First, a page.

Then head down to Duck, where you can visit the Wright Brothers National Museum. On the site of their first controlled powered flight, you can see full-scale reproductions of the 1902 glider and the 1903 flying machine.
Then visit Jockey’s Ridge State Park, where you can explore the highest sand dunes on the Atlantic coast. Climb up to the top to enjoy hang-gliding and sand-boarding from dizzying heights.
Finally, end your trip with some spooky North Carolina history with a visit to Roanoake Island. Although England’s first settlers’ mysterious disappearance is still a mystery, that didn’t stop American Horror Story from speculating. Get the real story here.
Historic Plantations Road Trip (South Carolina)
- Magnolia Plantation
- Middleton Place
- Boone Hall
- Charleston Tea Plantation
Visiting Plantations and taking tours are a sober reminder of the stains of human rights violations in American History. As hard as they are to visit, it is important to remember our mistakes so we can prevent them from happening again.
The most historic of Southern road trips begins in Charleston. Just outside on Wadmalaw Island is the Charleston Tea Plantation. The camellia plants originally planted in 1960 are now packaged by Mr. Bigelow.
Then head to the Magnolia Plantation, which is open from November to February. Down the road, you can find Drayton Hall which survived the American Revolution and the Civil War.
At Middleton Place, you’ll learn the story of slaves on the plantation through Eliza’s House. A relic of the freedmen housing, artisans perform demonstrations in period costumes as slaves.
Finally, head to Boone Hall in Mount Pleasant. Tour the large Colonial Revival mansion, slave cabins, and flower gardens. Then stroll the Avenue of Oaks, the road to the plantation with live oaks on both sides planted in 1743.
American Music Road Trip (Tennessee)
- Grand Ole Opry
- Sun Studios
- Beale Street
Perhaps the most fun of the Southern road trips, the American Music Road Trip starts in Nashville, or “Music City” with its 120+ live venues. Check out the real deal at the Grand Ole Opry, the most famous stage in Country music and even get a backstage tour!
Then head southwest to Memphis to visit the Stax Museum of American Soul Music where Issac Hayes and Aretha Franklin have recorded. Down the road is Sun Studios, the birthplace of Rock N’ Roll where Johnny Cash and Elvis recorded.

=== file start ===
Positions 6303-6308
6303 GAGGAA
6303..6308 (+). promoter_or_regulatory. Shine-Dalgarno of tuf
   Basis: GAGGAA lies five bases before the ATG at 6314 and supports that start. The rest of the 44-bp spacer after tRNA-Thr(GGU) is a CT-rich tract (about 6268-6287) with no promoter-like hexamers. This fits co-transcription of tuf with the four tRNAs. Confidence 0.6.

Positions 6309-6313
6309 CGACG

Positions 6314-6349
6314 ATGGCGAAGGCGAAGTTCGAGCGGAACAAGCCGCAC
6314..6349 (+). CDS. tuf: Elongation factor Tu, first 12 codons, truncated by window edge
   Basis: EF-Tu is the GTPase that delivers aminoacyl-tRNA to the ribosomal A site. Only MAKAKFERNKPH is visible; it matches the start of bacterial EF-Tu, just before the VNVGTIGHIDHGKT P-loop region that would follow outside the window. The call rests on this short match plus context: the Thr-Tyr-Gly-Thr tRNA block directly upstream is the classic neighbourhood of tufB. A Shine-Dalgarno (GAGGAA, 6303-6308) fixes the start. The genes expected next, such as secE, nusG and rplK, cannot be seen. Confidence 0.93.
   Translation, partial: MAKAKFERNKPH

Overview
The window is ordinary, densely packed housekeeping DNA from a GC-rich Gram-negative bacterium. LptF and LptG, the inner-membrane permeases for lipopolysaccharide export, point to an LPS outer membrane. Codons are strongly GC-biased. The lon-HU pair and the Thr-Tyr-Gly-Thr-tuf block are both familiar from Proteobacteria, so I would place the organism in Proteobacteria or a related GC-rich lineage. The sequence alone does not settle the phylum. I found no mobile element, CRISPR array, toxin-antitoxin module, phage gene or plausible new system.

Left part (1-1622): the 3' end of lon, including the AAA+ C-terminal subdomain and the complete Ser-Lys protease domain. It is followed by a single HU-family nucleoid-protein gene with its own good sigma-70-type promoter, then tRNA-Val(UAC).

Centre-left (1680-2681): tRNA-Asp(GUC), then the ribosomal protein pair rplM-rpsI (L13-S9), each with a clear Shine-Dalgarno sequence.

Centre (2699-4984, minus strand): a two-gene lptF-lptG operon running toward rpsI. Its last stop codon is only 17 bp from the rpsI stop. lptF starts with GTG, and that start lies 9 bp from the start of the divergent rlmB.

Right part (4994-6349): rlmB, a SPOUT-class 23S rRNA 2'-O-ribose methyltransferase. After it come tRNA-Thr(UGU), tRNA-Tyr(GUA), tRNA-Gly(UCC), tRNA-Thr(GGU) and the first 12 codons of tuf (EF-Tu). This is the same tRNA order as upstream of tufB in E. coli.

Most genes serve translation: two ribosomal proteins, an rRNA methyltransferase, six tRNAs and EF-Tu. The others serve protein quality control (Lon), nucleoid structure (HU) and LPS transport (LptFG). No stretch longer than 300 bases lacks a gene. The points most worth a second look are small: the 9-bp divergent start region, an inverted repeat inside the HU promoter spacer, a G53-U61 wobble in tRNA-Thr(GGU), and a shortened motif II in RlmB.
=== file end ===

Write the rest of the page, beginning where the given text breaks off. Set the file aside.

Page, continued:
Stroll down Beale Street to hear current live performers before heading to Pigeon Forge to Dollywood! Co-owned by Dolly Parton herself, end your road trip with roller coasters, flume rides, and swing rides! Hit the Chasing Rainbows museum full of Parton’s treasures!
Route 66 Road Trip: Texas Edition
- Cadillac Ranch
- Floating Mesa
- Big Texan Steak Ranch
Route 66 ranks as one of the most famous Southern road trips. While it’s long, you never have to drive the entire thing. Good thing there’s plenty to do on Route 66 in the Lone Star State.
As you pass through Amarillo’s Historic District, you’ll find lots of quaint shops, restaurants, and amazing street art. Make sure to stop at the Cadillac Ranch, where ten Cadillacs are partially buried in the desert, covered in spray paint!
As you leave Amarillo, look out for the Floating Mesa! Okay, it’s not actually floating, there’s just a white stripe painted near the top, but it looks really cool!
Then head to the Big Texan Steak Ranch. The most infamous restaurant on Route 66, take their 72 0z. steak challenge. If you can eat the entire steak, plus sides, in less than an hour, your meal is free. If not, you’ll be set back $72.
After your victory or defeat, head to Palo Duro Canyon, the second-largest in the US. The Grand Canyon of Texas, this stop is 30 minutes off the route, but worth the visit.
Monticello Wine Road Trip (Virginia)
- Flying Fox Vineyard
- Pollak Vineyard
- Knights Gambit Vineyard
None of the other Southern road trips on this list feature wineries, and none in Virginia are more pleasant than the ones on the Monticello Wine Trail. Inspired by inspired by Thomas Jefferson’s vision of grape growing and winemaking, this road trip can last as long as you like.
There are 30 beautiful wineries along the trail, all within easy access of Charlottesville. Just some include the Flying Fox Vineyard, Pollak Vineyard, Meriwether Springs, Knights Gambit Vineyard, and the Glass House Winery.
Stop in to a few to take tours of the processing plants, bottling facilities, and finish it all off with a wine tour! You might even get to stomp grapes with your own feet! You’ll want to visit during October, as it has been designated as Virginia Wine Month!